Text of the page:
C's bookshelf: read

The Peculiar
Maggot Moon
The City and the City
The Road
A Certain Slant of Light
The Muses Among Us: Eloquent Listening and Other Pleasures of the Writer's Craft
Persepolis: The Story of a Childhood
Brown Girl in the Ring
Well Wished
The Innkeeper's Song
Understanding Comics: The Invisible Art
American Indian Myths and Legends
The Left Hand of Darkness
The Return of the King
The Fellowship of the Ring
The Two Towers

C S Peterson's favorite books »

Sunday, March 20, 2011


A friend of mine collects and sells antique ephemera.  She is from Austria.  I spent today sorting my antique ephemera, oh how it does pile up: my to do list from three years ago, a report card from the kindergarten class of my youngest, who is now eight, notice on an overdue electric bill – I think I paid it.  The lights are still on, at any rate.  My parents both passed away last year and I have boxes and boxes of ephemeral slips of paper they felt moved to keep.  All these little bits of writing: the bill for my father’s violin lessons when he was five, at the height of the depression, a Christmas card I made out of gilt paper when I was six – a nativity on the moon.  

It’s called ephemera I guess since it wasn’t meant to last.  All these little bits of writing; not even slices but glimpses of slices of a day, a time, a childhood that slipped away a moment ago when I was busy and not paying attention.  My Austrian friend grew up speaking a medieval dialect of German – way up in the mountains somewhere.  When she went to university, literature students would ask her to read ancient passages out loud to catch the sound of the past.  The dialect is all but gone now.  Spoken words, shimmering ephemerally, living and dying as they leave the speaker’s lips.  The writing, like an Egyptian sarcophagus, holds bones, shrink-wrapped with leathery skin, in a stab at immortality.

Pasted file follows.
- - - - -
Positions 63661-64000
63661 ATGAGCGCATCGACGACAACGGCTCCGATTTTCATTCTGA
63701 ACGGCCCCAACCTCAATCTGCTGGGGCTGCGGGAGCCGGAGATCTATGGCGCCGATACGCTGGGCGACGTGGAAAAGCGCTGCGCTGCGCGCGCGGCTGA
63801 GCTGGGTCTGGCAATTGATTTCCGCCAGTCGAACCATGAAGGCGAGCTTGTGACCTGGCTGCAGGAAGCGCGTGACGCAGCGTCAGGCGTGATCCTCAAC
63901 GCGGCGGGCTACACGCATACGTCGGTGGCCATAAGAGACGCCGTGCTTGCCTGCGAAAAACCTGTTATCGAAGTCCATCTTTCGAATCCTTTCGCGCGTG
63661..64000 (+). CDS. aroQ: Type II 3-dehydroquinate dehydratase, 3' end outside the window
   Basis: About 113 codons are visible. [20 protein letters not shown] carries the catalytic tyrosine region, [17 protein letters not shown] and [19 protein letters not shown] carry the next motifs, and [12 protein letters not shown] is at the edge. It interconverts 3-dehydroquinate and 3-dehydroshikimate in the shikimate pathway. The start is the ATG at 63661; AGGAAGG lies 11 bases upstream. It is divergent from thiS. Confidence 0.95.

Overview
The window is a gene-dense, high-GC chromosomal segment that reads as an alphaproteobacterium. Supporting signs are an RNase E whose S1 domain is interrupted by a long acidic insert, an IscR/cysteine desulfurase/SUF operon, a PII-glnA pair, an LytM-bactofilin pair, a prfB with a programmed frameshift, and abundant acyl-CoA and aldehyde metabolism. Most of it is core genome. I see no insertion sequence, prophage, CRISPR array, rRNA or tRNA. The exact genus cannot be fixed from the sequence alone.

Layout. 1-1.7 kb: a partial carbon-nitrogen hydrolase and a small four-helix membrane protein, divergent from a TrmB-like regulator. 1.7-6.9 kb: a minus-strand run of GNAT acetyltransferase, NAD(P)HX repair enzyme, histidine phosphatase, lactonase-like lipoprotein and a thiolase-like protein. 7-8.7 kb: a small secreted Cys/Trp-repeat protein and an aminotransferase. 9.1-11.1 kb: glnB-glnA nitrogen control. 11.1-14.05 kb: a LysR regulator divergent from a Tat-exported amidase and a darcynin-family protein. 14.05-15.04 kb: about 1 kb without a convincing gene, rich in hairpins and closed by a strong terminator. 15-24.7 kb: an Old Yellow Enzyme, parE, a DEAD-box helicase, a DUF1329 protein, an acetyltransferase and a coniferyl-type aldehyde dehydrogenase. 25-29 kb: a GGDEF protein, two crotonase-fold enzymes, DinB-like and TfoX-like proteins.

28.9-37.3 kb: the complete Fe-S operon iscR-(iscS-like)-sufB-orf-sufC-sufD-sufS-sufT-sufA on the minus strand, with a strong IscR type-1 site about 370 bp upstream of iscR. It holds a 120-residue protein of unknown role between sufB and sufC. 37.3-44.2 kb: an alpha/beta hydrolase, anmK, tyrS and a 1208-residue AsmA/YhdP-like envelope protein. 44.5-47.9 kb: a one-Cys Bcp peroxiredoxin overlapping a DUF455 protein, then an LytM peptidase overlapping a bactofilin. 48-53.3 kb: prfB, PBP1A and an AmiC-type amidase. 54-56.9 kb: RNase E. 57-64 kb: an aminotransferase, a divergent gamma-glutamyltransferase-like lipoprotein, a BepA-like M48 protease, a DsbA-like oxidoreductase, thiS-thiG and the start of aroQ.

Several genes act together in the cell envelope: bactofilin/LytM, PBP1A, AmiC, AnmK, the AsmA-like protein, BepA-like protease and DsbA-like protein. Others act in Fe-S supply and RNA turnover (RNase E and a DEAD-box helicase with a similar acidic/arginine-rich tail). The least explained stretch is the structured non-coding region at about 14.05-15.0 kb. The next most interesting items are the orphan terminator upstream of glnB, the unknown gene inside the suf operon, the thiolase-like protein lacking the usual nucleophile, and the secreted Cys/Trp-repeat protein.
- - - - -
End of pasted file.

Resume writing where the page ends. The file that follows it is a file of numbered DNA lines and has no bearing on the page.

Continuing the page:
1. Oh Katie - this is so beautiful it brought tears to my eyes. The ways you had us picturing what ephemera does, how it works, & then aligned it with that ancient dialect. The meanings of these things are fleeting, but stay longer if they are shared with the next generation. I think the last line is worthy of framing, the implication of bones, a "stab at immortality". Lovely words!

  2. Dear Katie,
    I like how you moved from the personal perspective to a bigger idea of a language. I read your last two sentences several times. I read them out loud.